Thursday, October 10, 2013

Europe’s Recovery (excerpt)

The OECD Leading Composite Index for Europe is confirming the region's recovery. It is up for the past 11 consecutive months to August’s 100.5, the highest reading since July 2011. Leading the way up have been some of the more distressed countries in the euro zone, particularly Spain. The UK is also looking very strong. Here is August’s ranking: Spain (102.0), Ireland (101.9), Greece (101.8), Portugal (101.4), UK (101.2), Italy (100.7), Europe (100.5), Germany (100.4), Belgium (100.2), Netherlands (100.0), and France (99.7).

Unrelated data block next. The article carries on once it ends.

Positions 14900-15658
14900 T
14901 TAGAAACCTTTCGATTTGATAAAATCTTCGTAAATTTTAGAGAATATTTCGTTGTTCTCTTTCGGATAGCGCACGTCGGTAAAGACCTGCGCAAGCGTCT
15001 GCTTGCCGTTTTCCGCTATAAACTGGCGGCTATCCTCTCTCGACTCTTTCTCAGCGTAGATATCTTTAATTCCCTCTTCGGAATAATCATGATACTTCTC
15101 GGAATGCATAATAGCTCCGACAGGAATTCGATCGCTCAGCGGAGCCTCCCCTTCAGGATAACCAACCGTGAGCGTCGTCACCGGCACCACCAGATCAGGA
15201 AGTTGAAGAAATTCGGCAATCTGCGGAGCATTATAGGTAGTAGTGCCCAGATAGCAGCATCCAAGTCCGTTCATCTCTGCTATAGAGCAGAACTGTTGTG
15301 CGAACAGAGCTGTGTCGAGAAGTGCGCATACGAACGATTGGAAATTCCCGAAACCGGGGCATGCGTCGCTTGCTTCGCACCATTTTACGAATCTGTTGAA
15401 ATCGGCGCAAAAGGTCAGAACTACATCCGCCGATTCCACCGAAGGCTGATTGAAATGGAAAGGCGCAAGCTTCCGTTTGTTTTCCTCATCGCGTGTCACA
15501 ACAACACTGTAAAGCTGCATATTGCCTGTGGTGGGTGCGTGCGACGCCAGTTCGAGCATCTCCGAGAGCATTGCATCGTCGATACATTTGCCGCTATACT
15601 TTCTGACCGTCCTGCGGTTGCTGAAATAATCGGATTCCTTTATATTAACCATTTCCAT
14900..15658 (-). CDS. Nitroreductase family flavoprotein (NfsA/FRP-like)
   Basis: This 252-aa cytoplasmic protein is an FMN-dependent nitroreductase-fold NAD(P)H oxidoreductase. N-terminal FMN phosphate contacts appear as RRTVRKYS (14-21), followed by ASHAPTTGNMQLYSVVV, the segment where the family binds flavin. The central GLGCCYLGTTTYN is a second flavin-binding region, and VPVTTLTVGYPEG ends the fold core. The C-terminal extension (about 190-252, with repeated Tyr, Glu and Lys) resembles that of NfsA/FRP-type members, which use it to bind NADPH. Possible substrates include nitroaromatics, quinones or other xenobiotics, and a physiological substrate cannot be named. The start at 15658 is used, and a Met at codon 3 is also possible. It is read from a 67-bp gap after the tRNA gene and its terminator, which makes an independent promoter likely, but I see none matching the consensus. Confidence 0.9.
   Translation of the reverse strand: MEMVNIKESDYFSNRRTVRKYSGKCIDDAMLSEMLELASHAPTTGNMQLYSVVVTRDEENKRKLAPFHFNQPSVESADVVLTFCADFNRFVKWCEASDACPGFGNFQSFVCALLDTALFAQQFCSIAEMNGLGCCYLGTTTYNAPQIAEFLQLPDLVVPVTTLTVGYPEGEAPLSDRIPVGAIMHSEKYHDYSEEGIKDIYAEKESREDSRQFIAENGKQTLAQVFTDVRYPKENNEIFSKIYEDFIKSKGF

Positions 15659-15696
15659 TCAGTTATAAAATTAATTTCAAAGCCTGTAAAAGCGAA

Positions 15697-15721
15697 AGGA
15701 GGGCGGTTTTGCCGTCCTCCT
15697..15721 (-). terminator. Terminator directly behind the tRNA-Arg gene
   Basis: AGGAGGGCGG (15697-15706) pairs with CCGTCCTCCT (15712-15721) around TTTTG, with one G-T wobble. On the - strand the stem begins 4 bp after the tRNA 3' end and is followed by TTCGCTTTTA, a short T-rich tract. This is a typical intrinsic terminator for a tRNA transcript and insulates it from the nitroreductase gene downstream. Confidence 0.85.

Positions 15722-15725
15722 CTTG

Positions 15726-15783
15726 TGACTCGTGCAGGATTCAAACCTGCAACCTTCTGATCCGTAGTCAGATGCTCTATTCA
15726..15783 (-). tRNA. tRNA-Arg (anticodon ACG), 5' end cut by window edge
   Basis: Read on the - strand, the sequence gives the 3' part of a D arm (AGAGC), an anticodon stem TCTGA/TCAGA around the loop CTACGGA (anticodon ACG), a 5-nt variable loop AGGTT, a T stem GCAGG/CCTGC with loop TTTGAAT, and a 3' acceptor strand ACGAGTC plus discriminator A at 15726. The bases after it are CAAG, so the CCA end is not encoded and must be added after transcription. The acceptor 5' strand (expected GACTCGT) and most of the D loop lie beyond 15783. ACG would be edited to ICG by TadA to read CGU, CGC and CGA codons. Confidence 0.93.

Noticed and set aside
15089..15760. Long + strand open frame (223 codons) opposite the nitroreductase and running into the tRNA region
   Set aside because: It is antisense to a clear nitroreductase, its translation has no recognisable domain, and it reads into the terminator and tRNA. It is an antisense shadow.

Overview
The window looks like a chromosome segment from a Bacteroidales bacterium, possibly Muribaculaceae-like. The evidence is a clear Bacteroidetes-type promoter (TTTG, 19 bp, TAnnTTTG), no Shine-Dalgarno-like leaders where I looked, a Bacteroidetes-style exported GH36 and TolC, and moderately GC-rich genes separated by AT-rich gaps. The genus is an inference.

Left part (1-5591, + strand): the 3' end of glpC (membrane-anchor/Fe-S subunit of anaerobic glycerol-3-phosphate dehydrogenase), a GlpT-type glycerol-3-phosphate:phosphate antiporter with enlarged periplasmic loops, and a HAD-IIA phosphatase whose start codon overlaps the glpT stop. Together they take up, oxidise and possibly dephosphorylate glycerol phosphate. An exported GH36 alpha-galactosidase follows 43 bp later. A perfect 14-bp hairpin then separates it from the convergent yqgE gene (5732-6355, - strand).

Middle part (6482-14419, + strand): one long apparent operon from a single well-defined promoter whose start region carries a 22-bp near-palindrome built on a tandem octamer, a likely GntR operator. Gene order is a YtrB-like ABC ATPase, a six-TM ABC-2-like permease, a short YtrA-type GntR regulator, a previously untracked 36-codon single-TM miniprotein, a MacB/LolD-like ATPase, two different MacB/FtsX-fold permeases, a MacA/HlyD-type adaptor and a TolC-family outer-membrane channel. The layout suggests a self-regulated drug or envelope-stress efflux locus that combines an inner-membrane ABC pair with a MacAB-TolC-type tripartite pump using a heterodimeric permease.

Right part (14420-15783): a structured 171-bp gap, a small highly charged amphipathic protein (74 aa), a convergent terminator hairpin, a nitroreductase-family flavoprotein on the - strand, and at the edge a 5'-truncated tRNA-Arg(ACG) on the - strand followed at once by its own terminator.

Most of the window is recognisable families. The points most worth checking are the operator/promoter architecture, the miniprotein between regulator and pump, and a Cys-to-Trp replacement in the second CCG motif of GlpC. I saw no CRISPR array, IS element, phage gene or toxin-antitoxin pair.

Yet the IMF is expecting that the euro zone’s real GDP will grow by only 1.0% next year after falling 0.4% this year. The organization’s latest report challenges the notion that the region is out of the woods. It sees potential for a renewed financial crisis, and is critical of the slow pace of banking and economic reforms. Labor markets remain mostly uncompetitive in the peripheral countries. Bank credit continues to shrink.

Today's Morning Briefing: Growing Pains. (1) Back to (law) school. (2) Multiple unconstitutional options. (3) The IMF is globally gloomy. (4) OECD leading indicators are upbeat. (5) Europe has hit bottom. The question is, Will it recover? (6) German indicators are mixed. (7) Emerging markets face some challenges. (More for subscribers.)

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